Iran fires off more threats after nuclear sanction
TEHRAN (AFP) Sep 27, 2005
Iran fired off a barrage of threats on Tuesday, saying it could retaliate over efforts to haul it before the UN Security Council by blocking tough inspections of its nuclear sites and resuming ultra-sensitive uranium enrichment activities.
The foreign ministry told the International Atomic Energy Agency (IAEA), whose 35-nation board on Saturday chastised Iran for failing to come clean over its nuclear programme, to "correct" its view of the Islamic republic.
If not, Iran "will be forced to go back on all of its voluntary concessions, particularly the application of the additional protocol," the ministry said.
The nuclear Non-Proliferation Treaty's additional protocol -- signed but not ratified by Iran -- gives the IAEA more inspection powers and is central to efforts clear up suspicions Iran is seeking the bomb.
Foreign ministry spokesman Hamid Reza Asefi told reporters the hardline clerical regime could also end a freeze on uranium enrichment -- a process to make reactor fuel which can also be diverted to make weapons.
"The suspension of enrichment is also among the concessions that we will cancel, and we will put other measures or actions on the agenda," he said, adding that Iran "will wait a few days" to see if its demands are met.
Iran froze its enrichment programme two years ago as a "confidence-building measure". A resumption of the work and an end to close IAEA surveillance would be certain to result in a major escalation of tensions.
Asefi also repeated a warning made last week by top nuclear negotiator Ali Larijani that if the crisis escalates further Iran could follow the path of North Korea by quitting the NPT altogether.
"Quitting the NPT depends on the future decisions of the agency. If the agency and Europe show harsh behaviour, they will push us towards the direction of taking proportional and harsher steps," Asefi warned.
"They should be careful not to push us to that point," he said, defying the West to refer the matter to the Security Council.
The IAEA's 35-nation board of governors on Saturday adopted a resolution that finds Iran in "non-compliance" with nuclear proliferation safeguards.
Such a finding is an automatic trigger for taking the matter to the Security Council -- a stain on any country's record. But referral would come only after a new report by IAEA chief Mohammed ElBaradei, probably in November.
"We will send a letter of objection to the countries that voted for the resolution," Asefi said of the 22 nations that lined up against Iran, adding these states also faced economic consequences.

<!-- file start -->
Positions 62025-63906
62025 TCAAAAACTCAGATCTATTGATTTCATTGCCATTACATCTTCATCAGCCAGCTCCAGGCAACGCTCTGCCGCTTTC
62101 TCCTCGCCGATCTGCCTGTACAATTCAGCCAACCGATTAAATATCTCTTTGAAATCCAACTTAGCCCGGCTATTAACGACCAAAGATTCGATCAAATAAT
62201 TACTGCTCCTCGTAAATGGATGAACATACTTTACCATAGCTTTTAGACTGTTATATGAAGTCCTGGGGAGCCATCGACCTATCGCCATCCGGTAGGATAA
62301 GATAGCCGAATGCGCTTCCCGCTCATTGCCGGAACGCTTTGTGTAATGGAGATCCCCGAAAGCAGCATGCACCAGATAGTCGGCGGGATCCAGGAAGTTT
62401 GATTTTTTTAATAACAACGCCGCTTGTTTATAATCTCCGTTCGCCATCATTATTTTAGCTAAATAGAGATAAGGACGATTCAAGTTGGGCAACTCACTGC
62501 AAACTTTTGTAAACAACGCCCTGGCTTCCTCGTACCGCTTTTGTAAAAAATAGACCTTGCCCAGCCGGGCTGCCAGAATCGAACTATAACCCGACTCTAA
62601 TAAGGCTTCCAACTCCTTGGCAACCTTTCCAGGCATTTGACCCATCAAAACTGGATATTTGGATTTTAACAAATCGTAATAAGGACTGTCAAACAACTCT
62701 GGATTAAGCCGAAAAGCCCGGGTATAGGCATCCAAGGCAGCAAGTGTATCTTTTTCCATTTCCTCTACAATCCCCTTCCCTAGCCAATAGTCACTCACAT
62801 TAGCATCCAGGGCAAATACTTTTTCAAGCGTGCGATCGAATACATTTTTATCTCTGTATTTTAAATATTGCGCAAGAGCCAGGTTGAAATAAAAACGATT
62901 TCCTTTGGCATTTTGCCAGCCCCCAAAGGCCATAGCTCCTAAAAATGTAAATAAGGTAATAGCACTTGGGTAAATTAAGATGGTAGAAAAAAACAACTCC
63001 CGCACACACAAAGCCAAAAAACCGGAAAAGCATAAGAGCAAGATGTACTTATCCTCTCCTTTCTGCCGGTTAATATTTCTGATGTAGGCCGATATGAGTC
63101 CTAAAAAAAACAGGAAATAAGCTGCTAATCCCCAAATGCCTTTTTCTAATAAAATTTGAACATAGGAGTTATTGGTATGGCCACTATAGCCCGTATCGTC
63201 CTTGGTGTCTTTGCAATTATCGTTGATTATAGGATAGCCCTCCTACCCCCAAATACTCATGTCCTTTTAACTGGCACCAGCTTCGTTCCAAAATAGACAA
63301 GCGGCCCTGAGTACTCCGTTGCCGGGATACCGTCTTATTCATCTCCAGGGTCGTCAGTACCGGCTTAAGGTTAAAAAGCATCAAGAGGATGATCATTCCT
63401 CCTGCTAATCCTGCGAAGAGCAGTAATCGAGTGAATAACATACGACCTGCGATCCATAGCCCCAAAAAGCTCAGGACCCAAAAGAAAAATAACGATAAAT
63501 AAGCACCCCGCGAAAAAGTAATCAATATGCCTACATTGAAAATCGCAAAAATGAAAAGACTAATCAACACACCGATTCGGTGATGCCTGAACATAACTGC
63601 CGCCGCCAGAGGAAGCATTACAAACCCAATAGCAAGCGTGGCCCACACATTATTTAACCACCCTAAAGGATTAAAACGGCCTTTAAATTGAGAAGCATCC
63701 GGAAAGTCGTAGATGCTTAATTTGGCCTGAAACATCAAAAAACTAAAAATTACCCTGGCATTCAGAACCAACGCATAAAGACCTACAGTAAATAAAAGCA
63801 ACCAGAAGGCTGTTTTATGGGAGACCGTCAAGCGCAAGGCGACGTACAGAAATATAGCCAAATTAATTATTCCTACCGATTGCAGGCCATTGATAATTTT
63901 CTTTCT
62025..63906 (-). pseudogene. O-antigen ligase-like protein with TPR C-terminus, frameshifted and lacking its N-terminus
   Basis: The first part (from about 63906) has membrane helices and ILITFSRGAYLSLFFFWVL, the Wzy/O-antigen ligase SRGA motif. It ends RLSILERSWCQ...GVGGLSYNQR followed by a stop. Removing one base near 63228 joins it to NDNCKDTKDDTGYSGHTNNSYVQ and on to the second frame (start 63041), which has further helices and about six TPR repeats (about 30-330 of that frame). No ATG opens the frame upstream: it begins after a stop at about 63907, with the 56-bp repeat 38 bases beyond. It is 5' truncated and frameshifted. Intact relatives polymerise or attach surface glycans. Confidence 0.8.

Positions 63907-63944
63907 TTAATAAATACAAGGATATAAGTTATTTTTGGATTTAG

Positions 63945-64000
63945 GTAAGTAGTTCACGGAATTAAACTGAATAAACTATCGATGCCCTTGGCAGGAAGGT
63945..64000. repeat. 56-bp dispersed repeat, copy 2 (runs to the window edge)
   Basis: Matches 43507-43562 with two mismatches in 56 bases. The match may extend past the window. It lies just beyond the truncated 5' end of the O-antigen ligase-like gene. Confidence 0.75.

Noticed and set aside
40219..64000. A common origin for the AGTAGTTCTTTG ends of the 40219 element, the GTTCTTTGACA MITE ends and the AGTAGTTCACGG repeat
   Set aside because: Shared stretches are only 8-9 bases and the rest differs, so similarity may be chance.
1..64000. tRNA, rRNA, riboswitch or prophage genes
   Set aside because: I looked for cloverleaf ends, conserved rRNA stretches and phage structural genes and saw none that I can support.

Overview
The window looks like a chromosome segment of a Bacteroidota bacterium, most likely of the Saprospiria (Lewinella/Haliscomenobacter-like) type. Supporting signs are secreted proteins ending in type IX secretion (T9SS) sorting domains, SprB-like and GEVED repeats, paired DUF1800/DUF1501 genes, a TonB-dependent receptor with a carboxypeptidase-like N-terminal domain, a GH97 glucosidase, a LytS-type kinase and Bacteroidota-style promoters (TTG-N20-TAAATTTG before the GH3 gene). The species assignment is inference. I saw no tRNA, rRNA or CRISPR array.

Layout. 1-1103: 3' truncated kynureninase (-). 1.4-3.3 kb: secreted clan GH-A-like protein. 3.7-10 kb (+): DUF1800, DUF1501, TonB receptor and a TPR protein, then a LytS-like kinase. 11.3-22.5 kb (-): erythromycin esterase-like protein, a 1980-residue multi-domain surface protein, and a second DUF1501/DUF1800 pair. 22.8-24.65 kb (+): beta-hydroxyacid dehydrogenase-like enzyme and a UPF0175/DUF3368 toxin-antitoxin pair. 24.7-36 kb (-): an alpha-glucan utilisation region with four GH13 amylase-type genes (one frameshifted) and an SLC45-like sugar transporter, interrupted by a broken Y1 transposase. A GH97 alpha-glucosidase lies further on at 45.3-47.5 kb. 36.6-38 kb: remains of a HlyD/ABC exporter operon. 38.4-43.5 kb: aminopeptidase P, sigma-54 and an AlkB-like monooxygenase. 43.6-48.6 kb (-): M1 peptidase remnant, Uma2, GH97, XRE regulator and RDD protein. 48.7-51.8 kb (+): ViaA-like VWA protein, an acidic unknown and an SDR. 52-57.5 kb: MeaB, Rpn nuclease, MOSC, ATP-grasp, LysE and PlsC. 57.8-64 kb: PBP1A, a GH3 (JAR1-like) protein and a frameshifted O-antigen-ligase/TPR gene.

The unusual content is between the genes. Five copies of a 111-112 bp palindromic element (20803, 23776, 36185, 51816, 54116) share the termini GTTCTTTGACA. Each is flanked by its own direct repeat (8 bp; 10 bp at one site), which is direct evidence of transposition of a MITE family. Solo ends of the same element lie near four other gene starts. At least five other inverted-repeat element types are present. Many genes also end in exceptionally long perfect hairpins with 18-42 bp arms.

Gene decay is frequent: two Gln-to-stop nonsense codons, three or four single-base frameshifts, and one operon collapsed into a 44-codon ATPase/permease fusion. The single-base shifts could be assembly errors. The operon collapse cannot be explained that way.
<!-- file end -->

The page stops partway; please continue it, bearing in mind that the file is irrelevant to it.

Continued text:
"Iran will revise these (economic) relations, and these countries will suffer. Our economic and political relations are coordinated with each other," he said, also voicing "surprise" that India also backed the resolution.
The United States and European Union want Iran to abandon all work related to uranium enrichment, arguing Iran cannot be trusted with such sensitive technology, but also offering incentives in return.
Tensions worsened in August when Iran, which insists its nuclear programme is strictly peaceful, formally rejected any such demands and ended a freeze on uranium conversion -- a precursor to enrichment.
The resolution said Iran could avoid penalties by halting conversion, fully cooperating with IAEA inspectors and returning to the EU talks. Iran has so far refused to do so.
Quoted by state television, hardline President Mahmoud Ahmadinejad said "the Iranian government has given maximum access to agency inspectors, aiming to create confidence and remove ambiguities."
"Iran's brave scientists have mastered the fuel cycle with their will power. The Iranian government will not give up the legal and definite rights of its people."
National security chief Larijani also struk a defiant tone after meeting deputies in the hardliner-controlled parliament.
"We stand to the end. We don't welcome our case being taken to the Security Council, but they should know Iran will stick to its right," he told reporters. "We will do our thing eventually."All rights reserved. © 2005 Agence France-Presse. Sections of the information displayed on this page (dispatches, photographs, logos) are protected by intellectual property rights owned by Agence France-Presse. As a consequence, you may not copy, reproduce, modify, transmit, publish, display or in any way commercially exploit any of the content of this section without the prior written consent of Agence France-Presse.